The Broad Ax from Salt Lake City, Utah on March 25, 1899 · Page 1
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The Broad Ax from Salt Lake City, Utah · Page 1

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Salt Lake City, Utah
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Saturday, March 25, 1899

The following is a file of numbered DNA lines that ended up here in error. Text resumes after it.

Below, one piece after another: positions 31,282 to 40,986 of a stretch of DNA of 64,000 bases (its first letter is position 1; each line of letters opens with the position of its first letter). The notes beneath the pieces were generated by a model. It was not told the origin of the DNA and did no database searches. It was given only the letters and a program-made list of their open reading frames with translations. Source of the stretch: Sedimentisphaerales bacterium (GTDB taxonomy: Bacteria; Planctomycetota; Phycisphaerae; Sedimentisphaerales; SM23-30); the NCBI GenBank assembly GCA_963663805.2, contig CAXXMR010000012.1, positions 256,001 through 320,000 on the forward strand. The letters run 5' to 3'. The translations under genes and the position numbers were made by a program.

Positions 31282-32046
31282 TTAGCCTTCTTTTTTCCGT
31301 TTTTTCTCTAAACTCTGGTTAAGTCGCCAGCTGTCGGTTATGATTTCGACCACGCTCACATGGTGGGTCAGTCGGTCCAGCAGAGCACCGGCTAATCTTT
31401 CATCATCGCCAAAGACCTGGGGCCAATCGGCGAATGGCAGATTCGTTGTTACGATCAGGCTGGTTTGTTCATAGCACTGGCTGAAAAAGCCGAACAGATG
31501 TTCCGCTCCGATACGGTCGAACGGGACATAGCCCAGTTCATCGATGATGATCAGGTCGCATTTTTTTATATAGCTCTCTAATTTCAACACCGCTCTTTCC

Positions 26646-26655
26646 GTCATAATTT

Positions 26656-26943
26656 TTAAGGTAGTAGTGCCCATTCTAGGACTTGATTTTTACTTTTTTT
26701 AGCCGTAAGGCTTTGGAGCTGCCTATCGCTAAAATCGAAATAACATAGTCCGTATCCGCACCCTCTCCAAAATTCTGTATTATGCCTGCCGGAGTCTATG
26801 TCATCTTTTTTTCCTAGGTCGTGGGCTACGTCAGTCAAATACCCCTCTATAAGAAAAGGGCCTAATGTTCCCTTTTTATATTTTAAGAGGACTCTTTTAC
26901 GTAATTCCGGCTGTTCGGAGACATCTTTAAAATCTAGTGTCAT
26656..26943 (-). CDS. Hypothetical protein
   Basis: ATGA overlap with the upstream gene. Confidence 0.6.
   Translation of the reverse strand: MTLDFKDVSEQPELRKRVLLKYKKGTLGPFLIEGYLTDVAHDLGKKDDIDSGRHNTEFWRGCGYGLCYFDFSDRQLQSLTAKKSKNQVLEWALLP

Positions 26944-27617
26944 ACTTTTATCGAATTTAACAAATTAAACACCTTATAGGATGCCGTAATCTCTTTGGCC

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rr-s I. . . ' c" - - - :- f! T A . J 'Sc) CS Ko'one is deservinr of S lomn nflihterfcv will eon- ? !' a f liberty who ia imwilling i to print others all the tinue to turn in U men until there shall ao longer .J "-,& at. f privilege he claims and (' created free and eqiial:rPWi, . - exercises ior nimaaii. v Hew to the Line. Vol. IV. SALT LAKE CITT, UTAH, MARCH 25, 1899 No. 31 r-x r" , ?". v-i. 3. - - -. - - .-:.",. ..' j-- I IV JSB& f Socrates, 2 WAR IN THE FHllLtPPINE ISLANDS.! The 4ueen'o Seaia bh signed the new treaty of peace, and the Philippine and the other islands whichrwere until recently, to some extent, controlled, by Spain, have, by the terms of the treaty, reverted to the United States government. But the natives do sot relish the change of masters or rulers; consequently they feel justified in assuming a hostile attitude toward their new enemies, who are more formidable, powerful and tyrannous than the Spaniards ever were. And we do not blame Agninaldo and his forces.ior resisting every effort to be subjugated by the American troops or forces. Eor we must not lose sight of the fact, that when the cry went up, "Remember the Maine,'" the administration organs, and every one of . its mouthpieces, declared that this nation should not and must not engage in warfare with Spaia. for special aggrandizement or conquest, but the war should be waged for the betterment of those whose lives were being gradually crushed out by the iron heel of Spain. The high-sounding words which were then uttered by the hypocritical , and woald-be patriots, have proved to be nothing more than an empty, sound. For the real principle or cause of ihe war, has been entirely ignored, And the emissaries of this government have surpassed the Spaniards in committing acts of cruelty against the natives -who inhabit these islands. In short, this government has launched upon-a career of murder and robbery; and every native who is shot down in cold blood, like common dogs, is conclusive proof that the only object in waging the war against Spain, was to acquire new territory by unlawful means. This policy is in keeping with the course which has been pursued by the stronger and Christian nations tke feebler and weaker races. When the Pilgrim Fathers landed at Ply awth Socky-they earn in contact with the law-abiding and peaceful Indians; and the bloodstained pages of history records their hellish plots. The Fathers robbed, plundered the Indians, and witraged their wires and daughters and murdered them, so that they coald acquire their land, without coaieeaeatia them for it. But this wasdeae ia the name of Christianity., - 1 The sease fate tawaifa - Aguinaldo and hk sahteces, if taey perm- th to -e coaqaersd. .Let them her the haraiag wore of' the "gure death. immartal Pairiek-Henry, liberty, .: & " With thaw -words ere rgbg in their earsrlet them meet tbatr fate, like hemes, aad die, rasher than submit .to he raJed owrhythosa who are aafrieadlj to them. To if they do submit, the wae treatmeat is in store ior them, wakhhM.heea mated out to the aefra lor wr two hundred and fifty years. - What right her this ec aay ether nation, .so iatsefeie wsth tha-hitUiatiL nf ifcfttr "'?" JJ What rjchtJfcfeJMau? ceutosaea.aad -? Jm CT AM'tiaaal . nmaWat ligkw af , tk ewes, smd fee tt termesf iW-jiiiliiit JH W M a are ever crying for more blood! This country is not invested with any valid title to those islands;' and her troops should not be permitted to trample upon the rights and the liberties of the Filipinos. HUMBUGS. Salt Lake Tbeatke, Sept 14th, 1898. A.ct 1st, scene 1st: One of the leading Gentile lawyers of the State, nominated the Hon. W. G. Nebeker for Congress. And while doing so, admits that his' candidate is no orator, but maintains that, "if he is chosen or honored with the nomination, he canmake up for that deficiency by working incessantly or all the people of Utah." Scene 2nd. Oar Gentile lawyer arises to make the nomination of the Hon. B. H. Roberts unanimous, long before the result of the first balLt was announced. xnis act was performed, in order to soft soap and tickle the fancy of the Mormon people. Sept. 15th, Act 2nd Scene 1st. The Gentile attorney for Arthur Pratt, seeks out his bosom friend and god-father, the Hon. P. H-Lannan, and urges that astute politician to pitch linto the Mormon people through the columns of the Tribune, and call them covenant and law-breakers, etc.,and give them h 11 generally, as such a course would increase his chances for the United States Senate tenfold. And Pat carried out his instructions to the letter; and the starter of the rising storm, fairly reeked and boiled over with indignation against the Mormons. Scene 2nd. Our Gentile leader makes a tour of the State, arm in arm with the Hon.B.H. Roberts,and the Tribune rwas nornnea at ims uuijr nycwwiwis. But that was a part of the play; and the storm rose higher and higher, and our Gentile senatorial candidate felt confident that he had a vice-like grip upon the senatorial robe. Jaa. 9th, 1899, Act 3d Scene 1st. The Hon. Aquila Nebeker writes a long letter for the press, and very strongly intimates that "only one personin Utah is capable of quelling the terrible storm and ires which have been kindled against the Mormon people, throughout the nation' He vouched for the honesty, integrity, reliability, and the straightforward ness of his and the people's cnoce. rr:. .twiner Andoraement of the only man who was qualified to bring peace and harmony to the Mormons, and who had the cpnfi-4ce of all the people of this coostrr. was a big feather in his .M.fnrUI a. Aad it looked as tWf5kBwosldfssBroagk the Latndstsre like s "streak of ligkt- i;iBot6coatar macfc op- m m position v ' Ko iobttkat wosld hare bsea McoaplkiMa; Md hk loBfiags ad aVssires' that ,aireetfc wwaH kse keen asfsssisl, if orfct GSritcjha4 possessed ssf-Soioet foatheiht to hare rsfmsed bom pswusf kf TOsawuestw t A 2i3r whh-s, of J. ?d, rsferewK to M, whorstii he slewtjeshsWJsss hew re-gsriWthV th jM0r. -i hy Mriral -ospossstft, as - tr mi wfr& " ? the eaargos ,- hsaUpc to recede, and finally disappear out of sight; af the people of this State, and the members of the Legislature, concluded that it would not be the best part of wisdom to honor anyone with the 6enatorship, who confessed, through the columns of the public press, that he was accused with trickery and unreliability. So our Gentile senatorial aspirant failed to land the senatorship; and the humbugs, connected with the Tribune, have completely ceased from dubbing the Mormon people as covenant and law-breakers. And the curtain is now rung down on these acts and scenes. SLAVERY IN UTAH. IT is very hard for the younger generation, especially those who are unfamiliar with the early history of this Territory, and those who later became residents of it, to comprehend or realize the fact, that African slavery existed within its borders, and that quite a few slaves were brought to these valleys by the pioneers, in 1847, and many more were brought in by those who followed later. There are, some few negroes still residing in various parts of this State and in Idaho, who were brought here as slaves, and held as such until the close of the civil war. When the war broke out, many slaveholders left this Territory with their slaves, and returned to the Southern States; because they believed by so doing, the risk of losing them would not be so great. One of these unique characters, who was brought here in 1847, by the pioneers, resides in Spanish Fork, and his name is Alex. Bank-head. He is greatly respected, and held in. high esteem by all the people of that flourishing little city. While visiting their home, the latter part of last December, Mr. and Mrs. Bankhead, at our request, related their-early experience in Utah. Mr. Bankhead belonged to the famous family of Bankheads of Alabama; and several male members of that family became converts to Mormonism. And when they came to the Territory they brought their slaves with them. Two or three members of the family located af" Wellsville; and some of their ex-slaves, who still reside in that place and Co-rinne, assumed the names of their masters. In time, Alex. Bankhead became the property of Bishop Smoot, who located-at Provo. Mr. Bank- head is now well on to 70 years of age, and he well remembers Brig ham Young sod the other earlj leaders of the Mormon Church. He informed us. that when this city was in its infancy, the slaves always congregated in a large" rooffl or hall oa State street, almost opposite the city aad coaaty baUdiag. Taere they woald dw-cass their coaditioo, and gsae in wottiersaeat at the lofty aaoan- tsiss, which rsared their saowy peaks heaTeaward, -aad oosapletely forhade thess from ascertaiaiBg haw they coali sake their esoape back to the Sdath, or to more eoa-geaial eliawss. For we were as-saaMftthatthskltTes k.the thea mw wikkraa, was far from hstag latM. mmL asaar at tl inrtnJ to the saai that was aeeetde the aka4atk fth North Carolina, not very far from Newburn. She was the property of a gentleman by the name of Redd. She, in company with a number of other slaves, were on their way to Utah; and while passing through the State of Kansas, during the dark hours of the night, the majority of them made good their escape, which was a great loss to their owner. But Mrs. Bank-head was not so successful in that direction, and she was brought on to Utah. After residing in this city for some years, she finally was transferred to Dr. Pinney, of Salem. In the course of time she married Mr. Bankhead. Thej'hoth have a very distinct recollection of the joyful expressions which were upon the faces of all the slaves, when they ascertained that they had acquired their freedom through the fortunes of war. At that time many negroes, according to Mr. Bankhead's statement, "Left Salt Lake City and other sections of the Territory, for California and other States." Mr. and Mrs. Bankhead now own a little home, including twenty acres of land. They are both devout and strict Mormons. She belongs to the Ladies' Relief. Society of her Ward, and takes an active part with her white sisters in all work of that character'. Mrs. Bankhead visited Salt Lake during the Pioneer Jubilee, and observed in the parade, Flake Green, who now lives in Idaho, and Mrs. Jane James, of this city, who formerly lived with Prophet Joseph Smith, and her brother, Isaac Manning, who assisted to erect the Nauvoo Temple. The last named persons and other members of our race, came here with" the Pioneers. CHIPS What do their constituents think of Befts, Cook, Lapish, Jackson, Wheeler, Greenwood and Fisher, who caucussed with Republicans and the Cannon nondescripts to defeat the election of a Democratic Senator? What do they, themselves, think of their work by this time? The Journal, Logan, Utah Just as soon as the Fire and Police Bill goes into effect, Mayor John (Hark will be called upon to select a new chief of police, and all the heelers and strikers and the other friends andsupporters of the Hon. A. Pratt, are urging the mayor to reappoint that gentleman, so that he will be enabled to act as the head of the police department as J long as he lives. And the chances are that he will be reappointed, and confirmed by the city council; and it would not surprise us. to see several Democratic members of that body record their votes in favor of Arthur Pratt. Bnt if they should do so, then the raak and file of the Democratic party oagat to give them a good dossing in the nearest lake or rirer, aad compel them to leave Utah. Thttbsbat, March 16th, Willie, the fonrteea-vear old son of Mr. aad Mrs. Charles Smith,. of 365 Main St., died from the effects e sBtaal taeaiasitis. His death was very sadden aad aaexpected, as he was sick only two days. Willie was an only son aad the idol of the family. He was the favorite. ohk boy aesectatetf at sehool, aad o of ha bey frieads beasoaaiag hk death, remarked, "Ha 'was oar oaptaia' The iaaeral ocearred last Saadar. aad the services were maUMtad W Set. Mrs. S. Av Mayaard, wlwwe laasarke were af-propriaUc and -eqasoliag. Many sixzewiacirieads were presoat te syasaathieewkh the grkt-stnekem fUSrTTae.lreed JLx eseada ks P$OFESSIOJlfflA. rVWp MQYLE, ZAHE I C0STI9AN, Attorneys XndCounsellors-at-Law. Deseret National Bank BIdg. DICKSON, ELLIS ? ELLIS ATTORNEYS-AT-LAW. Rooms 512 to 515 Progress Building. GEJ.S. W. STAYMER, Attorney and Cesnselsr-st-Law. Private legal advisor Rooms 903 aad 805 1 McComick Building, Salt Lake City. H. L. PICKETT, Atterney-at-Law. Mining Litigation a Specialty. Nos. 81 and 82 Commercial. Building. Reference, Commercial National fU"V. ALEX. McMASTEB, AttnqrLaw JsaUee r tfce Pae. Boom SS48 OommerUl Block. Silt Lake City. Thomaa KuthalL, Jonthn 0. Boyle. Dartd B. HeajMtead. Marshall, Royle & Hempstead, ATTORNEYS AT LAW. 136 S. UHn Street. Silt Ltka CU7. HEJfRY RIVES. Atterney-abLsw. Room 520 Dooly Block, Salt Lake City. MA Y VAN COTT, Attorney-at-Law, a Room 351 City and County BIdg., Salt Lake City, Utah. . ALVIRAS E. SNOW, ATTOBNET AT LAW. Boom Sl Anarbach Bid., Salt Lake City, Utah Bailiis, Tuuraio, Hud & ledgeiood, ATTORNEYS AT LAW. OFFICES Hooper BIdg., Salt Lake City, Utah, lint National Bank Building, Proro, Utah. SAMUEL A. KING, First National Bank Building, PBOVO, UTAH. M. KOPP, XANU7A0TUBEB OF pine Candies AND C0N7E0TI0NEBS' SUPPLIES. Jobber of Not, Etc. Telephone 801. UT 8. Wert Temple, Salt Lake City. Newman-Nott Shoe Co 67 MAIN STREET. E.-W.(misoQ,Go. NO. 62 WEST SECOND SOUTH ST. Companies Represented Queen, Connecticut American Central, and Hew York ift InancB CMMrclal National Baik. CAPITAL PAID IN, $200,000. General Banking In all Its branches. Directors Dr. Theodore Meyer, John J. DalT. O. T. Salisbury. Moylan C. Fax, Tboassa Marshall. W. P. Noble. George M. Downey, John Doaaellaa. Newell Beeman. W. E. IBBA! I CO., Tel. 505. 15 to. Second South. Mines, Stocks, . REAL ESTATE. ALEX. I. WYATT, The Leading' Optician and Jeweler. Dealer In Diamonds, Gold and Silver Watches, aad a choice selection of rare aad beautiful Gold and Silver Enameled Ware, etc, suitable for HOLDDAY PRESENTS. I can suit the, most fasttdloas; call asd" inspect my goods aad prices. ' -. AlEX. L"WYATT, 172 S. Main St. ii Goal that Suits' w all fcMc faoal mm! Mina,icMrta.MHMWtwr. MILLER A MILLER, aew-2j2; Wla4,SMS.aMtd Wt .sssssssssssssssstHsssssssssssssssssssW .- T BSSSSSSSSSSSSSSSSB aBSSSSSSSSSSSSSSSSSW . l. ssssssssssssssssV ssssssssssssssssssssW r.Vv. v fssssssssssssssssssM ssssssssssssssssssssV "m.,,';;,,,Vm tsssssssssssssssssssl bbbbbbbbbbbbbbbbbbbbT "-;"-- IKdssssssssssssssssssssW aVrW iiiiiiHBSSSSSSSSSSSSSSSSSSsW -"' M M. Mnrmr 4 Wholesalers aad Retailers 1 Whiskies, Wines Brandies, Cigars, ETC. 213 SOUTH MAIN STBEET, SALTLAK CITT, UTAH. R. K. Thomas Dry Goods olivet, i uraim Trunks and Bicycles. 29 E. First South St. wminjinnnnnnjuuinnriniuinninnp A magnifies! t stock, embracing all the latest designs of Iron Beds, in white blue, (pink, cream, brown, copper color and combination colors. Brass Beds of exquisite desigi. nd beautiful workmanship Will be pleased to submit designs for Brass Bed Draperies. Bed range la price $4.00 to $125.00 C H. ffinTwnrtfp.il Firtnitnta fin. 5 I" thrunnnnnnnnnminnnruinnnn rut Margitls Bros. Briwiii CO. Manufacturer of Laxer Beer and Fort Office and Salesrooms, 37 -N. Second West. Ttmilj trade a rpedaltj; Leere orders at SI W. 1st Sostn. IN8TRU0TI0KS UT OlL PAIHTIiro xstd Aet Needle Wore. Oil PAiHTnrGS Foe Sale by MRS. J. F. TAYLOR -sAirtist. Student of t&e Ghleago Artlnstttate. STUDIO 7 tO .MAIN ST. NO bile Size Photo FREE Barnes-Hardy Go. Gives thesi to their customers for Shoes, Dry Goods aad Family Supplies 28 MAIN STREET. o Telephone 674 o Washington Market 313 MakSL, Salt Lake City, DAY, HOWE & Co., Props., Dealers m Heats. Groceries, Fkfa, Pool try ana Provisions. Utah Poultry and Produce Commission Co. KM W. FIRST SOUTH ST.. " SALT LAKE CITY, UTAH ALTZK. Ik JPSICZ, Vinmtir. KEnnii Tie 8i4Ii( bUALsiKs CZitizenB OoConPy S3 WestSeeeadSestk. TtL4. bo ireajiniiii t, 44 S. Sarteia Waat St. OStoaasAStan, S7SSiatSltt. J. L LOVETT & SOU Xudutani of aB MaAf of Stove Repairs sTevss aMtrMT ah hi. $15 S Fistait J.B- FOX S CO 7.SC T. S1VMO TcuhriMjlCbanmgCc sssaaaassst. MP IT. tf-f ,. thaaAa. Vaav sTsaSkaasaai -- .m JKvbsvsbw raeasaviaeBS" law aarasasaaaa srvasaav aiBvna 9m6m aafatoa4aar aWPssi sufiTasa asv aaaB 4awVlN M ill aihiL iSKge thaa jtif Ida, 'harm .-ia -. ". . -; - J" e sac ' - -5 c r- . n; -V, t